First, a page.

ROCKLAND — Though there are wonderful qualities to Maine, it’s not always “vacationland” and for some, life can take an unexpected downturn. The breadwinner in the family loses a job, and stable housing. A woman beaten by her husband, takes the kids and runs. A veteran with posttraumatic stress disorder comes home to a broken marriage. A drug addict finds herself without a stick of furniture as she works to better her life and start fresh.
These are the realities that a life-time resident of Rockland, Sharon Setz, and her friend of 30 years, Lori Alice Friant, know only too well. Setz and Friant started a nonprofit last spring called The Ripple Initiative. In September, The Ripple Initiative opened their shop in the converted garage of a friend at the corner of Union and Willow streets in Rockland.
The shop is the physical manifestation of Setz’s decades of networking throughout Rockland, finding donated furniture and goods from neighbors and friends that she can turn around and pass on to families impacted by poverty.
Setz has always been one of those community members who has helped out her neighbors. A former house painter and house cleaner, she has spent many years organizing a Secret Santa drive for neighbors in need, something she said she wished she could have done full-time. Friant, a former waitress, did the same kind of community giving in Lewiston and Portland before she moved to Rockland.
“I never thought I had anything to offer, other than some charitable giving, but Sharon took it to another level,” said Friant.
“For years, I’ve been dreaming about doing this year-round,” Setz said.
A chance meeting with a friend who works in nonprofits told her she could do this full time. After a year of getting their ideas into a business plan and the nonprofit status complete, Setz and Friant have established their mission and opened their doors.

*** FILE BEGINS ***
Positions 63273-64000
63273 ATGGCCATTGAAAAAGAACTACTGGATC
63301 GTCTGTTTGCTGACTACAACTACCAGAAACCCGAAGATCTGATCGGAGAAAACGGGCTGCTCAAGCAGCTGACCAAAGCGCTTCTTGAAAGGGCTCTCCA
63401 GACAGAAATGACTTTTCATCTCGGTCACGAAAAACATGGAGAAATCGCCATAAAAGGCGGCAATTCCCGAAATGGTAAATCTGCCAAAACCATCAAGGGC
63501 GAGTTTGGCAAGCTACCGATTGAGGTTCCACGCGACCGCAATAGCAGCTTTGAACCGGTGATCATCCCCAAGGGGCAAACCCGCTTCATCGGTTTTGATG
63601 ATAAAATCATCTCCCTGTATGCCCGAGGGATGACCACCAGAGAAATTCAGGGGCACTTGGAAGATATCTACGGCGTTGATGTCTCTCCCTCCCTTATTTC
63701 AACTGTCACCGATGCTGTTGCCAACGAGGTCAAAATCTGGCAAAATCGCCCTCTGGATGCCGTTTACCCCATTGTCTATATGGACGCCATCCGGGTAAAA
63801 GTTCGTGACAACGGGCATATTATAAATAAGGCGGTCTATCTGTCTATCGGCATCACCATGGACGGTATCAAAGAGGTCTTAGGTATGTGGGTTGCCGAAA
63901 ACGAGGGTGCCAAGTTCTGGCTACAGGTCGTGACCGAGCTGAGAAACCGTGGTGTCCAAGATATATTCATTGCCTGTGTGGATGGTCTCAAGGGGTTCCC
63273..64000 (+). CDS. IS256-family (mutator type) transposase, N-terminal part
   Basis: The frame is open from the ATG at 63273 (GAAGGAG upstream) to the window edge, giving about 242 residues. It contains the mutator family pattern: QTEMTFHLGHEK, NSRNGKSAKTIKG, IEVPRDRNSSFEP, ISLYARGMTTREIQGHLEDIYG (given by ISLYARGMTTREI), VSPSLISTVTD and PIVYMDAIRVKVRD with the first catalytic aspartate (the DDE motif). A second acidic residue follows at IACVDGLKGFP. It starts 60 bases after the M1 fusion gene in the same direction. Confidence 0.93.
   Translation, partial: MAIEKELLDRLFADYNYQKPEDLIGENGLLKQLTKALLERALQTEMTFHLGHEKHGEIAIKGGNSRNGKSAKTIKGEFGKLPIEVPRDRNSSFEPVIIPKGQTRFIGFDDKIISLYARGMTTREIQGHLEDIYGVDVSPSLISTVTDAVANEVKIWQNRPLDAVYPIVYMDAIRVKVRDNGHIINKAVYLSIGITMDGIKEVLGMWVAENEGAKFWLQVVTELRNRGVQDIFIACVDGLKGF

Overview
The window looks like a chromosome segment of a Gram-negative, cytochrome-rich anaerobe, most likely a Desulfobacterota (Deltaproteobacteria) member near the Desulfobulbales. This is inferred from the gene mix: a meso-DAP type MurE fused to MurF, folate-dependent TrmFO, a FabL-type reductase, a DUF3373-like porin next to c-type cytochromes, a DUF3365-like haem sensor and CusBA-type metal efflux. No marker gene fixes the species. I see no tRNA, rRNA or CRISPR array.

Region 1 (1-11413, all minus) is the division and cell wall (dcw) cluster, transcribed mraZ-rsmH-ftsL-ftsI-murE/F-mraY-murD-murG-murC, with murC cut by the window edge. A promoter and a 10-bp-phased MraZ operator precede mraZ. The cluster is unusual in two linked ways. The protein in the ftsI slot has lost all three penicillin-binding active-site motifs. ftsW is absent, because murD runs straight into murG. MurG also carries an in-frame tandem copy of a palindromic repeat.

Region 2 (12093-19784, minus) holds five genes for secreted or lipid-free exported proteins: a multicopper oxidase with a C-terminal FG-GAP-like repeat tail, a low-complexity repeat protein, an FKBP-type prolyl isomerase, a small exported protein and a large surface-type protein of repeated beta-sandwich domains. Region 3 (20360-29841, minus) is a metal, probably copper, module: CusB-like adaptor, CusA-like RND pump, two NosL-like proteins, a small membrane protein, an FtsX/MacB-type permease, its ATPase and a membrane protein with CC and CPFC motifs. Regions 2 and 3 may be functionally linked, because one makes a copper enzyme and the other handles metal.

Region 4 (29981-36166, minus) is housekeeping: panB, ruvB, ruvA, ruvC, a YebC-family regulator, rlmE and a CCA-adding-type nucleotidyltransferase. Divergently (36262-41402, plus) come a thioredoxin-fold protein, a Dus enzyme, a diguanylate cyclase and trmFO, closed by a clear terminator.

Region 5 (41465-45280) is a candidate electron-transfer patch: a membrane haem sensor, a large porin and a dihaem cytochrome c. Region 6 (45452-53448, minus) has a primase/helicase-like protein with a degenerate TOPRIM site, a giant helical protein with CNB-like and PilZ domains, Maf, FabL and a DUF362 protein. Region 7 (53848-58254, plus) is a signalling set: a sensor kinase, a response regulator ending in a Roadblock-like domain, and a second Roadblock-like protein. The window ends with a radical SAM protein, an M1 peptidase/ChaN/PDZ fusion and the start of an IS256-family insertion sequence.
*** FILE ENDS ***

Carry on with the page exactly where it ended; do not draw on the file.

“The idea just came together, that we would just find quality things at estate sales or donated items and would sell them to people who could afford it,” said Setz. “The income would allow us to do things for free for people who can’t afford it. For example, when the Hospitality House finds permanent housing for their homeless families, we give them a number of household items, all free.”
Essentially the Ripple Initiative’s mission is three-fold: to sell quality items in the shop and pass the profits into more resources for the areas’ impoverished; to collect donations of household goods and furniture through a neighbor-to-neighbor clearinghouse and give them away free to families in need; and to eventually set up a website registry, similar to a bridal registry, where they can match individual needs with specific donations.
“My garage and basement is constantly filled with items like mattresses and household furniture,” said Friant. “If we get a call from Hospitality House or from someone moving into an apartment or house with absolutely nothing, we want to give them a bed, a dresser, coffee maker, a microwave, silverware, shower curtain, a toilet scrubber—hundreds of dollars worth of items for free that it would cost them to set up a proper household.”
“We also go to estate sales, and people make appointments to donate something to us,” added Setz. “I know a lot of people here.”
Asked why people should choose to donate their items to The Ripple Initiative, Setz said, “The donations and profits go to charitable endeavors in this community—your neighbor, instead of going to people out of state.”
The Ripple Initiative thrives on the premise that when people are given a helping hand by neighbors, the person is uplifted and pays it forward in donations when they’ve successfully broken the cycle of poverty.
“I’ve seen it time and again,” said Setz, pointing to several pieces in the store. “These are beautiful donations from several people we’ve helped before.”
The shop is beautifully appointed with quality antiques, mid-century furniture, artwork and necessary household items.
“We’re very selective in what we take in from people,” said Setz.
“We don’t take anything broken or chipped,” added Friant. “The items you get are in very good shape. We only take in things you’d be proud to have in your own home.”
Unlike Goodwill, people are not encouraged to “drop off” items; instead donations are accepted by appointment only.
For more information visit: The Ripple Initiative
Kay Stephens can be reached at firstname.lastname@example.org